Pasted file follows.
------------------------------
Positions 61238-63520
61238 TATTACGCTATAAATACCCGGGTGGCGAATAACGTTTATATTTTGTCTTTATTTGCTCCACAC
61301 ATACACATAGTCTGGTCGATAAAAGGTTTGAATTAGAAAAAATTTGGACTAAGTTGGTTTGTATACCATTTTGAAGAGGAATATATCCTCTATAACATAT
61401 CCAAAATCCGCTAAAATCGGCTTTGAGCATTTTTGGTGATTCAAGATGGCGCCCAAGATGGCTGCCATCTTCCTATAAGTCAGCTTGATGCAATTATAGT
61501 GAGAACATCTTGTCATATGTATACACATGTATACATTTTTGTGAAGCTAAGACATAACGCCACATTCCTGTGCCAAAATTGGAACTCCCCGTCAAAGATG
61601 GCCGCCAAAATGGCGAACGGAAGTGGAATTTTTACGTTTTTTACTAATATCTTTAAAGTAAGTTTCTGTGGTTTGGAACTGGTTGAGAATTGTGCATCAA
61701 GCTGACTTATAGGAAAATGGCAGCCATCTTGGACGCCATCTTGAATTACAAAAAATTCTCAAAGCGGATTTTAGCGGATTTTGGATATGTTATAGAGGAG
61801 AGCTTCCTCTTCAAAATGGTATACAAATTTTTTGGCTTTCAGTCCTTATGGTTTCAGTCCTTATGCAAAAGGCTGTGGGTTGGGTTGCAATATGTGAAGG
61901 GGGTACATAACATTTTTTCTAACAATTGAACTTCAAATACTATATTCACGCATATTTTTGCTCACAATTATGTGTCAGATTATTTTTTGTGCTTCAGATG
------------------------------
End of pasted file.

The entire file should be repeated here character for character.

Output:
Positions 61238-63520
61238 TATTACGCTATAAATACCCGGGTGGCGAATAACGTTTATATTTTGTCTTTATTTGCTCCACAC
61301 ATACACATAGTCTGGTCGATAAAAGGTTTGAATTAGAAAAAATTTGGACTAAGTTGGTTTGTATACCATTTTGAAGAGGAATATATCCTCTATAACATAT
61401 CCAAAATCCGCTAAAATCGGCTTTGAGCATTTTTGGTGATTCAAGATGGCGCCCAAGATGGCTGCCATCTTCCTATAAGTCAGCTTGATGCAATTATAGT
61501 GAGAACATCTTGTCATATGTATACACATGTATACATTTTTGTGAAGCTAAGACATAACGCCACATTCCTGTGCCAAAATTGGAACTCCCCGTCAAAGATG
61601 GCCGCCAAAATGGCGAACGGAAGTGGAATTTTTACGTTTTTTACTAATATCTTTAAAGTAAGTTTCTGTGGTTTGGAACTGGTTGAGAATTGTGCATCAA
61701 GCTGACTTATAGGAAAATGGCAGCCATCTTGGACGCCATCTTGAATTACAAAAAATTCTCAAAGCGGATTTTAGCGGATTTTGGATATGTTATAGAGGAG
61801 AGCTTCCTCTTCAAAATGGTATACAAATTTTTTGGCTTTCAGTCCTTATGGTTTCAGTCCTTATGCAAAAGGCTGTGGGTTGGGTTGCAATATGTGAAGG
61901 GGGTACATAACATTTTTTCTAACAATTGAACTTCAAATACTATATTCACGCATATTTTTGCTCACAATTATGTGTCAGATTATTTTTTGTGCTTCAGATG